For the third consecutive year, NNSA leadership hosted mayors from cities across the country while they were in Washington, D.C., for the annual U.S. Conference of Mayors.
Former NNSA Administrator Tom D’Agostino, acting NNSA Administrator Neile Miller and Associate Principal Deputy Administrator Michael Lempke met with the mayors representing major metropolitan cities and local communities, including Livermore, Danville, Dublin, Pleasanton, San Ramon, Calif.; Albuquerque, Santa Fe, N.M.; Kansas City, Mo.; and Knoxville, Tenn.
NNSA leaders appreciated the opportunity to strengthen relationships with the leadership representing the communities where NNSA laboratories, plants, and sites are located and look forward to continuing to advance the nation’s nuclear security agenda with their partnership.
For the second year in a row, Pantex has been nominated by the Department of Energy and NNSA for an award in recognition of its efforts to research and protect migratory birds.
Pantex will represent the DOE/NNSA in the competition for the 2013 Presidential Migratory Bird Federal Stewardship Award, which has been administered by the U.S. Fish and Wildlife Service since 2011. Each federal agency is eligible to nominate one project or action conducted by or in partnership with a federal agency.
About the photo: Jim Ray, Pantex wildlife biologist, releases a Swainson’s Hawk after fitting it with a tracking device. The Swainson’s Hawk study is only one of several initiatives that led to Pantex being nominated to represent DOE/NNSA in the Presidential Migratory Bird Federal Stewardship Award.
Thanks to a Y-12 National Security Complex aluminum beverage can recycling program, more than 400 local organizations each received a $200 donation from the company since the program’s inception in 1994. Since then, more than $81,600 from recycling revenue has been donated to various community organizations.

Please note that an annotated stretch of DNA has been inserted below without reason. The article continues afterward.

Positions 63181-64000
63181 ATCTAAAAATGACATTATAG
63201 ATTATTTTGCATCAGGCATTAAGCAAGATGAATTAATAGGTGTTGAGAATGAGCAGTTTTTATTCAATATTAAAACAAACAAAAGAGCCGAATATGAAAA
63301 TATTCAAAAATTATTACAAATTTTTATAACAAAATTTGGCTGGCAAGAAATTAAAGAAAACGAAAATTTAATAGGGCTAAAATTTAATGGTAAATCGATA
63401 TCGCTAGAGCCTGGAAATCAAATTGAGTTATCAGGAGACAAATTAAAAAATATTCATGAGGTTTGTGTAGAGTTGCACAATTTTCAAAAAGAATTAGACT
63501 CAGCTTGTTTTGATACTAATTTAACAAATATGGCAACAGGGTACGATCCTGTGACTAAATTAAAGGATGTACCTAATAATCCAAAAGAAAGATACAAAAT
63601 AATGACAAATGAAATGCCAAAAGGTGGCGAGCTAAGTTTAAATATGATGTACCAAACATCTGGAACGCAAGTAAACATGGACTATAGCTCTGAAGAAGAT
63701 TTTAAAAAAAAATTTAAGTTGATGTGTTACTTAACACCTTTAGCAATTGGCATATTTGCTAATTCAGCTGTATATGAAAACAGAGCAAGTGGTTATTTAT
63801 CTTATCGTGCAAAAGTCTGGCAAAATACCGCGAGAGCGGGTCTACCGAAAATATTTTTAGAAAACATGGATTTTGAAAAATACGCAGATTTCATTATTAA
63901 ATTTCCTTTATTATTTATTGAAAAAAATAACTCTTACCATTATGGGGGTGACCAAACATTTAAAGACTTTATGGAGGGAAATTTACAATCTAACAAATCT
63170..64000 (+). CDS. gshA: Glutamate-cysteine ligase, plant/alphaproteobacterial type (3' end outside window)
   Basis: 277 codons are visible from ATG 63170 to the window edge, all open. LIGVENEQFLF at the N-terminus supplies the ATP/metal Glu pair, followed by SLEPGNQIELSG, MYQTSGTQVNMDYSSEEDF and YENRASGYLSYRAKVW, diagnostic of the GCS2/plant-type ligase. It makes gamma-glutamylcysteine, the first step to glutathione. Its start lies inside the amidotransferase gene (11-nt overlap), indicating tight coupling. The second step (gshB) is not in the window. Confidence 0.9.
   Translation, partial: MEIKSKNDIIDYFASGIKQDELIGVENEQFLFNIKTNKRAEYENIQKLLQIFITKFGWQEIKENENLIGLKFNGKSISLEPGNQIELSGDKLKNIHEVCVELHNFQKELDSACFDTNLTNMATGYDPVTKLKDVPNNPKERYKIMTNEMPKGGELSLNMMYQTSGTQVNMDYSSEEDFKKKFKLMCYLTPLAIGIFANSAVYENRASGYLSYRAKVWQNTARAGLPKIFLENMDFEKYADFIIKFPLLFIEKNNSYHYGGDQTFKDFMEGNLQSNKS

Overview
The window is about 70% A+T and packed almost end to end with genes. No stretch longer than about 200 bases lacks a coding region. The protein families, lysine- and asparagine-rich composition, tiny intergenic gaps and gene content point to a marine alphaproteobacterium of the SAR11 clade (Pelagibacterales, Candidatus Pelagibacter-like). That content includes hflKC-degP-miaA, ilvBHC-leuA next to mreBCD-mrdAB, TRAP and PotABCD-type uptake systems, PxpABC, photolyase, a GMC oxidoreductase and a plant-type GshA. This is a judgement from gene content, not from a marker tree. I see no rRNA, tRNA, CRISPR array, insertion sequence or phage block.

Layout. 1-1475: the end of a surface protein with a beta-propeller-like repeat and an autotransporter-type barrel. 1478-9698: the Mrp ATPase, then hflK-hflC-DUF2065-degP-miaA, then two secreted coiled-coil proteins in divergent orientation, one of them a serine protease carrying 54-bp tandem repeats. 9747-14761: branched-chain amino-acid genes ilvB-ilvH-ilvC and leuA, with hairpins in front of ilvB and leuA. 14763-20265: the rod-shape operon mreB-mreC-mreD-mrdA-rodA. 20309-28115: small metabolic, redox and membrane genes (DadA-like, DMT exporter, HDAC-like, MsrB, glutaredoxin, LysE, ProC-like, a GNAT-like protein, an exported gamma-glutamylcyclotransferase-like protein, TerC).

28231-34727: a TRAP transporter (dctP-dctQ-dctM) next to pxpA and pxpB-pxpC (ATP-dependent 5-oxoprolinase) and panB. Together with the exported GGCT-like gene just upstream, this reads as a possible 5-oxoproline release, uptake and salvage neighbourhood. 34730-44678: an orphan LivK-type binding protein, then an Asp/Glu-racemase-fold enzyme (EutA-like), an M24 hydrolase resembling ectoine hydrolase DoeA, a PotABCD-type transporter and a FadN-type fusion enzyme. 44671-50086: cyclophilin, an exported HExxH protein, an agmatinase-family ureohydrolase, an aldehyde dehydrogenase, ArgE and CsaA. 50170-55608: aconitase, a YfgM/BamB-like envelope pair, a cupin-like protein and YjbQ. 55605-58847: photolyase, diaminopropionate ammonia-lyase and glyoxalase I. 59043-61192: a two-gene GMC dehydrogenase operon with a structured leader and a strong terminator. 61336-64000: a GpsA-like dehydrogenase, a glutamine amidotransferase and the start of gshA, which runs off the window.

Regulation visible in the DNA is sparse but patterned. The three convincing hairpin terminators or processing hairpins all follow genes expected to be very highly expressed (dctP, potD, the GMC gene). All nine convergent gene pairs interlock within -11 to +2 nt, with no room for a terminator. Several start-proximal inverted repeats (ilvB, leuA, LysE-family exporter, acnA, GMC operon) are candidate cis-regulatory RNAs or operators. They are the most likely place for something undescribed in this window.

The most recent recipients are Tabitha’s Table, an ecumenical Oak Ridge food ministry that provides a hot meal weekly; Family Promise of Knoxville, a program for individuals facing homelessness for the first time in their lives; Sunshine Industries, a therapeutic recreation program for handicapped adults who live in Knox County; and People Promoting Animal Welfare (PPAW), an organization that operates a feline/canine adoption center and spay/neuter clinic in Greenback and offers low-income families affordable sterilization of cats and dogs.
About the photo: PPAW Clinic assistant LeeAnn Burgett with recently adopted Oglethorpe, left, and director Deborah Searfoss, center, accept a Y-12 donation from Jan Jackson, Y-12 pollution prevention program coordinator.
Researchers from Los Alamos National Laboratory and the French Space Agency have tracked a trail of minerals that point to the prior presence of water at the Curiosity rover site on Mars.
Researchers from the Mars Science Laboratory’s ChemCam team today described how the laser instrument aboard the Curiosity rover—an SUV-sized vehicle studying the surface of the Red Planet—has detected veins of gypsum running through an area known as Yellowknife Bay, located some 700 meters away from where the rover landed five months ago.
Gypsum and some related minerals can be formed when water reacts with other rocks and minerals. The presence of gypsum and its cousin, bassinite, along with physical evidence of alluvial flow patterns previously seen during the Mars Science Laboratory mission, could indicate that the Yellowknife Bay area once was home to ponds created by runoff or subsurface water that had percolated to the surface.
About the photo: The Mars Science Laboratory's Curiosity Rover recently took this photo of the Martian landscape looking toward Mount Sharp while on its way toward Yellowknife Bay—an area where researchers have found minerals indicating the past presence of water. (NASA Photo)
Don’t tell the young women engineers at Pantex that engineering is a career for men only. They just spent their Saturday making sure that old-fashioned notion winds up in the dustbin of history.
The half-dozen young Pantexans, all around their mid-20s, put on a workshop called “Smart Cookies” to show more than 40 Girl Scouts that engineering is a great career for everyone, especially young women.
Savannah Gates, a process engineer at Pantex, says there is no doubt that engineering has traditionally been viewed as a man’s career field, but that is changing. Gates was joined by her fellow engineers Ashley Latta, Brandy Ramirez, Sarah Cox, Jessie Phifer, Raquel Barrera and Halianne Crawford in organizing the workshop. The Pantex engineers demonstrated the principles of a variety of types of engineering, including electrical, mechanical, civil and chemical.